Another theoretical prediction is that the QCP in Sm2Ir2O7 separates the WSM from a non-Fermi-liquid semimetal phase distinguished by quadratic-band touching (QBT)28. Indeed, ARPES measurements suggest that this is the ambient pressure phase exhibited by Pr2Ir2O7 at low temperatures21 and by Nd2Ir2O7 in its metallic state at elevated temperatures22. It should also be pointed out that optical conductivity spectra for Sm2Ir2O7 point towards a semimetal nature61, and are distinct from the finite gap seen in these data for Eu2Ir2O7. Recent work on Pr2Ir2O7 has additionally reported topological Weyl semimetal states under the application of magnetic field63. A recent paper reporting transport measurements on Sm2Ir2O7 speculates that the WSM is present at ambient pressure and that doping more than 5% of Bi on the Sm site leads to a transformation to the QBT phase, although the evidence in favor of this interpretation is limited51. Our data also do not provide evidence for QBT behavior emerging under pressure; however, we highlight again that our experiments reveal that the paramagnetic metallic phase is not realized once AIAO order is destroyed and instead another, as yet mysterious, electronic phase emerges.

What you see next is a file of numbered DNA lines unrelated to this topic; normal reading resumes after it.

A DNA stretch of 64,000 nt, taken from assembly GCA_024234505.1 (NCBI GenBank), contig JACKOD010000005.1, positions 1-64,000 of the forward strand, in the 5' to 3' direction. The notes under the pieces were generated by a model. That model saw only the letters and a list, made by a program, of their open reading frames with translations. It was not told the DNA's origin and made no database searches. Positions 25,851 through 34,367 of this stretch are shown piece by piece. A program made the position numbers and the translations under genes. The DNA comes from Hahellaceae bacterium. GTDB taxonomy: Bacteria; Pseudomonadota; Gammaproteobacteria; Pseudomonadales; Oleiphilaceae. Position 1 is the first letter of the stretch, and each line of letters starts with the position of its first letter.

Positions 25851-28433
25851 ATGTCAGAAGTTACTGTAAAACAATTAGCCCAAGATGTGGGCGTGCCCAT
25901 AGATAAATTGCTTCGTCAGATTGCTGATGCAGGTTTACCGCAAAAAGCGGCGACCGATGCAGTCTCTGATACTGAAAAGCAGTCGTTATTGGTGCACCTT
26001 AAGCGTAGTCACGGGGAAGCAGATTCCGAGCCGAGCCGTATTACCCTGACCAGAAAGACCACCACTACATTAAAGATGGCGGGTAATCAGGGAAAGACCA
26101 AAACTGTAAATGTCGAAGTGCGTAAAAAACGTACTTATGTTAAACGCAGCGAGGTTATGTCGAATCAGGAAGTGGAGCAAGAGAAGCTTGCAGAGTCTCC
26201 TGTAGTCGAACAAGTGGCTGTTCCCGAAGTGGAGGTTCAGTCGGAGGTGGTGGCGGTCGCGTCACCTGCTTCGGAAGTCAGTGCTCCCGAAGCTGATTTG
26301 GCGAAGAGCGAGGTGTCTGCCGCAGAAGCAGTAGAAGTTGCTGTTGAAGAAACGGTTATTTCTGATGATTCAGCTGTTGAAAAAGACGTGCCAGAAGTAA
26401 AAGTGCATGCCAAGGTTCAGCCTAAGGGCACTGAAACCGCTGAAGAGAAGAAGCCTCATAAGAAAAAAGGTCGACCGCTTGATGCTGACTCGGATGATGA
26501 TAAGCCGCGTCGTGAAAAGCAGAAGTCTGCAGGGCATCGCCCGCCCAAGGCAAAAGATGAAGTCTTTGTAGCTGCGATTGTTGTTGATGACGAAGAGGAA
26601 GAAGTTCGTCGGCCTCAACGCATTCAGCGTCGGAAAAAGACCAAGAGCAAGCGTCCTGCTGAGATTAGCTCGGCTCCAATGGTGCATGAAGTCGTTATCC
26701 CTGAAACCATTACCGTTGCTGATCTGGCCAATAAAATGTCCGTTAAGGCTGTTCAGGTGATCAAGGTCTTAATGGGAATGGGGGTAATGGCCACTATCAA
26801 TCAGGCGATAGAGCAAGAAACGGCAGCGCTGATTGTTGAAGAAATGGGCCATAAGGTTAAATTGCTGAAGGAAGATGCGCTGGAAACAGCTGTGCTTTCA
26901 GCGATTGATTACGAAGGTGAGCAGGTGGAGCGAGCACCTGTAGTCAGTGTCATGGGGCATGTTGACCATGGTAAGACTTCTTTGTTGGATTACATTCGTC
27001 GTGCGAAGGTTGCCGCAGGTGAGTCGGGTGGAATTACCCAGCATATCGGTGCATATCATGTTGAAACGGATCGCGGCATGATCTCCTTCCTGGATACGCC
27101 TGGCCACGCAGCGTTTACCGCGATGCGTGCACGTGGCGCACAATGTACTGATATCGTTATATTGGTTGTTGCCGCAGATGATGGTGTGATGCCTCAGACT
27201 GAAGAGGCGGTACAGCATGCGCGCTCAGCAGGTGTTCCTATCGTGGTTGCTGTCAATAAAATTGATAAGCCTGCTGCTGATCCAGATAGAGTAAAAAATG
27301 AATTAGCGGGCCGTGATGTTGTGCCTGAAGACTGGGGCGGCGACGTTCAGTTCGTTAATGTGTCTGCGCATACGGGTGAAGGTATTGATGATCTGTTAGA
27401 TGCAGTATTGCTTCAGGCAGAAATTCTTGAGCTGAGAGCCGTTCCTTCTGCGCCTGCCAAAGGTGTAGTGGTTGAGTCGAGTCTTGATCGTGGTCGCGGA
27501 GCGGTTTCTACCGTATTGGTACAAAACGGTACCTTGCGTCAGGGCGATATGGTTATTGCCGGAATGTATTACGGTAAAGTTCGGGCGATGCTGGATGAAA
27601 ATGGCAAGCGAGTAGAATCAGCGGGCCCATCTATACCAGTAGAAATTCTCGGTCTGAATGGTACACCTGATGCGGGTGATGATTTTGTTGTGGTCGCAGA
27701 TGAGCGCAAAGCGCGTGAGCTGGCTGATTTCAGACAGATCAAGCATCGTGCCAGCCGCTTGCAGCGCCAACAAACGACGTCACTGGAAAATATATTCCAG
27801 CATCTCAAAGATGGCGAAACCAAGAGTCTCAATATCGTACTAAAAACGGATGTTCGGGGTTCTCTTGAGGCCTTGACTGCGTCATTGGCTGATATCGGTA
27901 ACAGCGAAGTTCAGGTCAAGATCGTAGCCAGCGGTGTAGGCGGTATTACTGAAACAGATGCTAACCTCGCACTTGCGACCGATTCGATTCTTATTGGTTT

Our data share certain similarities with work done by Tafti et al. on Eu2Ir2O7, neighbor to Sm2Ir2O7 in the chemical series of this family37. While the \({T}_{\min }\) in that material does not appear to shift very much at all with applied pressure, the authors do find that the resistivity drops significantly as pressure is increased. In the low-pressure region, they can fit their ρ(T) data to an activated model at low temperatures (which does not work for Sm2Ir2O7). The size of the insulating gap in Eu2Ir2O7 drops swiftly towards zero at 80 kbar and then remains low and slowly varying upon further increase in pressure, reminiscent of the A coefficient we extract from the 1/T fits for our Sm2Ir2O7 data. The authors describe their high-pressure, low-temperature state as a novel metal with resistivity that increases on cooling. In contrast to our results, Tafti et al. find that the magnetoresistance of Eu2Ir2O7 is positive down to the lowest temperatures in the high pressure region37. It should be noted that the AIAO phase transition has not yet been tracked with pressure in the Eu material. Tafti et al. also find that the resistivity at high temperatures and low pressures in Eu2Ir2O7 increases on cooling. This is in contrast to the more metallic behavior (i.e. decreasing resistivity on cooling) observed at ambient pressure in single-crystal measurements of other pyrochlore iridates Ln2Ir2O7, including Ln = Pr29, Nd36, Sm (our data), Ho16 and even in other studies of the same Eu material considered by Tafti et al.38, as well as in some pressed-powder measurements, e.g. Pr31, Nd19,31,64 and Sm46. We suggest that a metallic temperature dependence above \({T}_{\min }\) is the true intrinsic behavior of the pyrochlore iridates in this region of the phase diagram.